The trek ended on the second day after about five hours of walking. We happily flopped down into a boat which whisked us across the lake as we enjoyed celebratory beers. In the back of our heads, the seed of doubt about Nepal had been planted. Our legs ached terribly after two days of trekking at low altitude. Would we be able to make it through a 10 day Himalayan trek? Rather than stress too much, we continued our “plan 3-5 days in advance” strategy and decided to worry later.
Inle Lake is famous as a trade hub for the many hill tribes of Myanmar. People with fish trade with the people from the hills who have stone. It’s basically one big game of Settlers of Catan. This means there are lots of fisherman, floating markets, floating gardens, etc. It’s a cool spot, though I can’t say that we were totally blown away. Maybe we’ve hit floating lifestyle exhaustion after SE Asia, but the coolest part for me was just cruising around the lake and watching the fisherman. They have a distinctive paddling style with their legs that I can’t imagine is extremely efficient, but they manage and it looks cool. Plus, they use their oars to smack the water to scare the fish into their nets, which is totally badass to watch.
One highlight is the enterprising guy who waits at the entrance to the main lake and then strikes the pose immortalized in the cover of Lonely Planet. Every tourists is like “OMG, I know that photo” and proceeds to take a few snaps. The guy then proceeds to paddle up to your boat and insist on payment for his efforts. At first, people in our boat were annoyed, but ultimately I admired the guy's chutzpah.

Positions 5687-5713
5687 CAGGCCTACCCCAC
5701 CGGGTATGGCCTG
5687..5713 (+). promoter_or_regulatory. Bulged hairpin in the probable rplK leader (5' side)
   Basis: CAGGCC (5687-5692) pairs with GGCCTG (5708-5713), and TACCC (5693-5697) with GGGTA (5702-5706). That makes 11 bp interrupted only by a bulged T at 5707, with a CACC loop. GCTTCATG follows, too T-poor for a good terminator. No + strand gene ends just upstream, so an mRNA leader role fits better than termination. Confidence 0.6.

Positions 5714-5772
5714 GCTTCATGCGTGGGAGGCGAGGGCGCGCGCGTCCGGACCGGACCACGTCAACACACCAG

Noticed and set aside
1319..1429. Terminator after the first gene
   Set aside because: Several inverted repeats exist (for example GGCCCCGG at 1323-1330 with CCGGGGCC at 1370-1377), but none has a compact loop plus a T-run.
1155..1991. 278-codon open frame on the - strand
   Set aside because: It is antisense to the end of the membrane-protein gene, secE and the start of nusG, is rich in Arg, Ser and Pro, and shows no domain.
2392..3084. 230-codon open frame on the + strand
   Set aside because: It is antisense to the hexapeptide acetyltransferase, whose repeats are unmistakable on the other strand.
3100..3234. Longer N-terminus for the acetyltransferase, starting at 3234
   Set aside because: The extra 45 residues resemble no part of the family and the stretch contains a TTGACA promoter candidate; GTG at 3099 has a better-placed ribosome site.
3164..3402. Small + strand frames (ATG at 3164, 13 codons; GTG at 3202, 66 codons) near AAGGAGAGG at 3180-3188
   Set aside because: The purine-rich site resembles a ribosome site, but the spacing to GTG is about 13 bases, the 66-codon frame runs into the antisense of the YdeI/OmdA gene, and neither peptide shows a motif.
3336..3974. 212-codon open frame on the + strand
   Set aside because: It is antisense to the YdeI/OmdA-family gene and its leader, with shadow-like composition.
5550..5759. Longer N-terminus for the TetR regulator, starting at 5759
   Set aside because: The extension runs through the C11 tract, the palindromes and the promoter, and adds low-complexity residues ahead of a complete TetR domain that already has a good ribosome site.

There is a fairly established tourist circuit, for which we secured a guide and a proud vessel. We were not alone. Even though Myanmar isn’t overrun with tourists, there are a few places it feels crowded. This was one of them. On the bright side, one of those tourists who jumped in our boat turned out to be a close friend of some of our close friends from home (shout out Nate and Kay!). Small world!
Despite the crowds, there were some cool stops along the way including an over-water lotus fiber weaving factory. The woman working in the factory make some gorgeous products and their extremely complex manufacturing techniques are the same as they’ve been for over a century. But, unlike a century ago, they now accept Visa and Mastercard! Ah, progress.
We also stopped by a cigar rolling operation. This was cool to see but since neither of us smokes and we were not sure how US Customs would feel about us bringing home Burmese cigars (ask Cuba), we didn’t purchase anything.
We made a loop through the floating gardens to see where they grow some of the famous Inle Lake tomatoes. They looked great, though with the farmer’s house (and toilet) floating next door, we waited before taking a bite.
Finally, we stopped by the floating monastery that is famous for the cats which the monks have supposedly trained to jump through hoops. Sadly, the cats no longer jump. Apparently, it was a single monk who had a way with the cats and trained them to jump. Now, the cats sit around like normal cats while the monks kindly offer tea. Still a fine stop, but it’s funny that no one has attempted to re-brand the monastery even though the cats haven’t jumped in years.
After Inle, we took the bus to Mandalay, where we killed about nine hours in the airport until our flight to Bangkok. We had a great experience in Myanmar, but were also looking forward to our "lost weekend" in Bangkok with Hannah. Plans included: haircuts, a 4-D movie experience, crispy bacon, craft beer, Mexican food, and more!